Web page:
Joanne Buckley, from Liverpool, claims the service dog company she chose after researching online promised an "obedient pup" to help her seven-year-old son Bobby.
However, when the 11-month-old golden retriever arrived, Buckley quickly realised Buddy the puppy was "barely housetrained".
Buckley, 38, said: "For someone to do this to a family - and especially a child - is unthinkable.
"We spent our life savings on this, and as a family have sacrificed so much."
"When we saw Buddy advertised on the Service Dogs Europe website, we thought he looked perfect," explained Buckley.
"We were told he would be perfect to help someone with autism, and we were willing to pay whatever it took for a dog who was that well trained."
"It quickly became clear that Buddy is completely out of control. He can't even fetch. 'Sit' and 'stay' are completely out of the question."
Buckley said she found Service Dogs Europe by chance on the internet then spent a year researching the company on Facebook and reading online reviews.
"I saw Service Dogs Europe had Buddy and he was gorgeous," Buckley explained. "I knew he would fit in well with the family so I contacted them, but before we could have him, we had to put down a £500 deposit.
"Me and my husband Gary then had to pay a further £1,500 before even getting Buddy, and then another £2,000 final payment.
"When we got Buddy in February, we knew he wouldn't be fully trained, but we were told he would have a good understanding of his job.
"He's just a very expensive, naughty pet."
As an autism assistance dog, Buddy is supposed to be by Bobby's side when walking, keeping him calm in stressful situations and even sleep near him, so if he gets up in his sleep, Buddy can alert Buckley.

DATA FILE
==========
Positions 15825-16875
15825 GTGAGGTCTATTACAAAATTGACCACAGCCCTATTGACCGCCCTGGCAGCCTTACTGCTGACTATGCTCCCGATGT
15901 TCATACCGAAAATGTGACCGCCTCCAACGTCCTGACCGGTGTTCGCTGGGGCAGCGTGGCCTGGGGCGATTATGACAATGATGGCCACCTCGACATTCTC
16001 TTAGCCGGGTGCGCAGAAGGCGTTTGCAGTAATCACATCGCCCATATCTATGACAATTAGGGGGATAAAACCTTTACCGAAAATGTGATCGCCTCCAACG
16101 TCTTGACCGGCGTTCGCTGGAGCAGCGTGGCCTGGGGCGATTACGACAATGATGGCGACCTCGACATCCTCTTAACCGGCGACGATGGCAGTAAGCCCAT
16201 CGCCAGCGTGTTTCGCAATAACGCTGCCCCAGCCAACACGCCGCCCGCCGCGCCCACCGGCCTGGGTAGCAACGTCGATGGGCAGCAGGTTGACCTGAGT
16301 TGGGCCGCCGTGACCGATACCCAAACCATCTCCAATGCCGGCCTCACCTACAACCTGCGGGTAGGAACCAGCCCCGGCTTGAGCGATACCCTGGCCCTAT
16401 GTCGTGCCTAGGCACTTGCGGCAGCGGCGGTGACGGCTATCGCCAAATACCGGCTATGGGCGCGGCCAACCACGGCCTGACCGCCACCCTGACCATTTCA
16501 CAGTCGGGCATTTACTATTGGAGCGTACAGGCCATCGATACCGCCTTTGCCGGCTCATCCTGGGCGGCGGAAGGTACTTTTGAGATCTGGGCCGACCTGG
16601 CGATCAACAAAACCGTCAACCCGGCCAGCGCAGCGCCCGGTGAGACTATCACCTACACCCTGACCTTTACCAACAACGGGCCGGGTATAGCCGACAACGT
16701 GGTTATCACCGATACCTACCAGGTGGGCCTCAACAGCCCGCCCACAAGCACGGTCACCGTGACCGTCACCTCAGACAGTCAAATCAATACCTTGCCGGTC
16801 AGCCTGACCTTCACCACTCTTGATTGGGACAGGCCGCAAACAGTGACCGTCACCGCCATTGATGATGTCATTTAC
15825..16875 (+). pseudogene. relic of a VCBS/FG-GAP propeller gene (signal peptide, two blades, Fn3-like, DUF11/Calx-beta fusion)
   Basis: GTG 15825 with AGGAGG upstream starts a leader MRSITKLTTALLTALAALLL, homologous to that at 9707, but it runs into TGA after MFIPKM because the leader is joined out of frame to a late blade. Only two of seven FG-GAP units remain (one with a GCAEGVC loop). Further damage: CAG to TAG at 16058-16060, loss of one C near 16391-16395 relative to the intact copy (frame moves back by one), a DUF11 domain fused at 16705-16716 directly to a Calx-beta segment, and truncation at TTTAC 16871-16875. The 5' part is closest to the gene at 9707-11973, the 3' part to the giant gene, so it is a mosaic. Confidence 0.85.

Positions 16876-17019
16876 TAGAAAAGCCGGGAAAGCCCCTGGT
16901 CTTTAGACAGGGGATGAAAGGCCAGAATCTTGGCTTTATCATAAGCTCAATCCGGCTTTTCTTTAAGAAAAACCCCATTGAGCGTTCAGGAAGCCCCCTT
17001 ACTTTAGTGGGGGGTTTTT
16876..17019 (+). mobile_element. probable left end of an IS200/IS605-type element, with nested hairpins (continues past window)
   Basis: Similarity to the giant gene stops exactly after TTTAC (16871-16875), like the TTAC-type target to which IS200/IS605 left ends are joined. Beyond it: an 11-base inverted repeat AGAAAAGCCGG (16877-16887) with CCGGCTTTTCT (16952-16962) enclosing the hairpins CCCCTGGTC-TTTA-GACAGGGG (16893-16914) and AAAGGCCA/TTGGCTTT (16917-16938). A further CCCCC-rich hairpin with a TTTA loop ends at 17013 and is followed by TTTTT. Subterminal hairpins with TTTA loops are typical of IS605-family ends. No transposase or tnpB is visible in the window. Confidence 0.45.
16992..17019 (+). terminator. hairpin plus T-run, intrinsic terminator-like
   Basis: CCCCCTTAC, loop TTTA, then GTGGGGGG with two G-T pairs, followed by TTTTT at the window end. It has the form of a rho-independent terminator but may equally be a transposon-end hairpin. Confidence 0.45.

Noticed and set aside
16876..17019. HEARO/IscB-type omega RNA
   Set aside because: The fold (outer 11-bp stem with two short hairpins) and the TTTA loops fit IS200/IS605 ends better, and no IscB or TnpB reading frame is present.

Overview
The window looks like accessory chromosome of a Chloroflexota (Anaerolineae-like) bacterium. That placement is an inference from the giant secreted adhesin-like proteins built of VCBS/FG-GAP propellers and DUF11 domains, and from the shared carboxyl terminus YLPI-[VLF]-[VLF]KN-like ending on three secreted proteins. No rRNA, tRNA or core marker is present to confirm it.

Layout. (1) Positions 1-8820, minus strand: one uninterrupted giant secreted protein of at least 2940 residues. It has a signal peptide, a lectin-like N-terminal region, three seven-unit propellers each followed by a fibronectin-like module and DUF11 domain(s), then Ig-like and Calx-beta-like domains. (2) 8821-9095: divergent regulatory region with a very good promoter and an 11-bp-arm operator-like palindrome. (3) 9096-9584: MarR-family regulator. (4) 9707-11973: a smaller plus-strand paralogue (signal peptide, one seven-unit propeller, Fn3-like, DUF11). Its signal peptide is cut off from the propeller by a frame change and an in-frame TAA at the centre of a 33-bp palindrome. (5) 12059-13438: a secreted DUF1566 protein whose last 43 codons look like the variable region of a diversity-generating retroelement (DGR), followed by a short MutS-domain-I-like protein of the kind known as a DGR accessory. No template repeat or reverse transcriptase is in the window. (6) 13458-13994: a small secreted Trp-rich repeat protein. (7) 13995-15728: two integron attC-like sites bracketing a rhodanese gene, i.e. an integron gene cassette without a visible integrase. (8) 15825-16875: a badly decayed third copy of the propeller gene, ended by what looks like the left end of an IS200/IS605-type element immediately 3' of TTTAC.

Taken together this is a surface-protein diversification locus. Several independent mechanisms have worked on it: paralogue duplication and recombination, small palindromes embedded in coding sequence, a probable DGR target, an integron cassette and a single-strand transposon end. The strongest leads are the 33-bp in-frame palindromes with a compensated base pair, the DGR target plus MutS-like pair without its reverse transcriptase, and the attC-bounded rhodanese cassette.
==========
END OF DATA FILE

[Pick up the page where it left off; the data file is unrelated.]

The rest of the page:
"Buddy's supposed to calm Bobby down when he gets stressed, but he will jump up around him and get him completely wound up - he's even knocked Bobby over," said Buckley.
"But Bobby fell in love with Buddy as soon as we got him - and there's no way we can separate them now."
Buckley claims she was told for a payment of £4,000, Service Dogs Europe would send her son a puppy that had begun its autism training, and as it grew older, the family would receive more training sessions at their home with a professional dog trainer.
However, Buckley realised something wasn't right when she received an email from Service Dogs Europe, claiming Buddy's training would be pushed back because one of their trainers had left the company.
She said when she tried to call them to query the email, the phone numbers she had previously used were unrecognised.
The company was completely uncontactable, leaving her desperately trying to raise money to get a private trainer for Buddy.
"We've had to enroll him in obedience lessons because he just can't sit still," she said.
"The website was down and there was no Facebook page had gone. I started ringing round people I knew, and going on websites to see if what I thought was true.
"When I saw a Facebook group called 'Service Dogs Deleted' I was devastated."
Service Dogs Europe has been contacted on more than one occasion for comment.